Surprise parties are one of those great little joys in life. While I’ve never had one thrown for me, I’ve thrown a couple myself. They’re not the easiest things to do, to be certain, but they are definitely some of the most fun.
What makes a surprise party so good? If you’re the host or planner, it’s from the giddiness that forms from knowing what will happen. If you’re the guest of honour (or the victim, depending on your point of view), you get the joy of knowing that people have planned something just for you. It’s a special feeling … or rather, I would hope that it is (not actually knowing myself).
I’m going to speak to the planners, which I assume is why you’ve come to this page. (If you think someone is planning a surprise party for you and are trying to find out if it’s true, I can offer no hints here. If they’re following these suggestions, you won’t know until it’s too late.) You’ve got a hard task ahead of you, but it is a rewarding one if it’s done right.
At all times, you need to remember who is in control: you. Everything that happens is because of you. If you lose control, don’t expect things to go off without a hitch. You can delegate, but you need to know that those you’ve delegated to are trustworthy and reliable. Otherwise, your intended surprise might end up a dud.
There are some basic rules you should follow to ensure that your party goes well and without hitches. Above all, you don’t want to get caught in making the preparations, and spill the beans to the indenting surprisee.
- Secrecy are the first and second words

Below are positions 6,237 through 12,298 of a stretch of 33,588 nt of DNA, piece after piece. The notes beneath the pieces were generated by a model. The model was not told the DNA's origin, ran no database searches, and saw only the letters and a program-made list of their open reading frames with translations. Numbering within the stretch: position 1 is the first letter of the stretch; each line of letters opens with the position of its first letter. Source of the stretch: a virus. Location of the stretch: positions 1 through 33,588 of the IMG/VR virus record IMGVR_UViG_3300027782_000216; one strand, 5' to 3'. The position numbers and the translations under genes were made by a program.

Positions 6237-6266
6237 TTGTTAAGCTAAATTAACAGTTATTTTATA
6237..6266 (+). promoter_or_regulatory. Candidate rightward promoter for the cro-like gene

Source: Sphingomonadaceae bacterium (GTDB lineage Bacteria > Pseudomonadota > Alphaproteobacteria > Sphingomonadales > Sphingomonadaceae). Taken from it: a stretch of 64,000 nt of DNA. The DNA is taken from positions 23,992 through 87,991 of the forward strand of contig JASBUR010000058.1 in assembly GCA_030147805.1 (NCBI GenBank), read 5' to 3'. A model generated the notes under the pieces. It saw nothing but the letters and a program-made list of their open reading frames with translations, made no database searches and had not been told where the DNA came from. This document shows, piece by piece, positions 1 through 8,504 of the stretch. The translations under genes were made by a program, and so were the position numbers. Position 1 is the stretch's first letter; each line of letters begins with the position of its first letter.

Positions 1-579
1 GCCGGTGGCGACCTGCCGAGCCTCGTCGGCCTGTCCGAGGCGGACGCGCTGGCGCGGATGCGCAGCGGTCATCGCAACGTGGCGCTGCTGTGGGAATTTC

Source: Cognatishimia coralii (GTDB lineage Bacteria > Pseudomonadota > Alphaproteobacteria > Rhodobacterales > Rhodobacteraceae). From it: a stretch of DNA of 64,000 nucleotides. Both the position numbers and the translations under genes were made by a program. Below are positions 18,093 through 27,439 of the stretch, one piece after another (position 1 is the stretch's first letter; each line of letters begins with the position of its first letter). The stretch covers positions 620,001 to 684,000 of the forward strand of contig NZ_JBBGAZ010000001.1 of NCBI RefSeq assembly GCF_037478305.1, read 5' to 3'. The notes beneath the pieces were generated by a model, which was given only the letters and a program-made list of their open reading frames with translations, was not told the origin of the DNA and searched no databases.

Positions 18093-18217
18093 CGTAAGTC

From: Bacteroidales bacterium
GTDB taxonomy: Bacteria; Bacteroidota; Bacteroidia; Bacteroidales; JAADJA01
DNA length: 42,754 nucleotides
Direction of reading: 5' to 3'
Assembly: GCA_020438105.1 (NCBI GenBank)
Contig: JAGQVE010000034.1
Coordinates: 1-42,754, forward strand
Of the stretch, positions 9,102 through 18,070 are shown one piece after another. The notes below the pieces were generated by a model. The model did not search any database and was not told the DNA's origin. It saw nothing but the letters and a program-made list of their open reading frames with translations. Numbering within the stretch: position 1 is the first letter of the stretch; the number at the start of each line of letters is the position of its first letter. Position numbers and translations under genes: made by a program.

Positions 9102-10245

- Separate and isolate communications
- Better to over-involve than under-involve
- Inform clearly and explicitly
- Know what’s going on at all times
- Be mindful of what you say
- Cover your tracks
- Make sure you have a backup plan
Secrecy are the first and second words
The first rule of the Surprise Party is: you do not talk about the Surprise Party. The second rule of the Surprise Party is: you do not talk about the Surprise Party.
You never know who’s around and don’t think for a second that the six degrees of separation is a myth. So idle chatter about a surprise party is not a wise idea. Similarly, you should always make sure that any communications you send are to specific people, be it by phone, email, or IM. Never send things by post (unless you’re certain there is no way information could leak), by fax (it’s out in the open), or leave voicemails on residential lines (especially if the intended victim lives there).
Swear everyone to secrecy. This means they cannot discuss it with anyone else except you. And ideally, unless they’re involved with the planning or execution, they shouldn’t need to. The less anyone talks, the less chance of the wrong people finding out. As the WWII saying goes: Loose lips sink ships.
Separate and isolate communications
As alluded to above, you need to make sure your communications lines are clear and isolated. This cuts down on crosstalk chatter and sidebars, which are guaranteed to cause problems.
When you talk to people, talk to them individually. This is best because you get immediate feedback, and there’s no question about whether or not they understand what is being asked of them. If you have to do discussions with a group, make sure each person acknowledges what you have said and/or asked. The last thing you need is ambiguity.
Make sure your communications are direct — never make public statements. If you have to send out invitations, make sure that they’re received in a private manner (e.g. the office, through email, talking on the phone). Never leave messages where others can see or hear them, especially if it’s the person you’re surprising.
Finally, don’t communicate unless you have to. Updates are fine, but don’t randomly send out information until you’re ready to do so. This lessens the change of leaks.
Better to over-involve than under-involve
On the flip-side of secrecy is an inadvertent foul-up due to conflicting plans. The best laid plans can go to pot in mere seconds by the actions of someone who is not privy to the surprise party. So when you’re planning, make sure that everyone within the sphere of influence knows what is going on. They don’t have to be invited, just need to know that they can’t foul things up.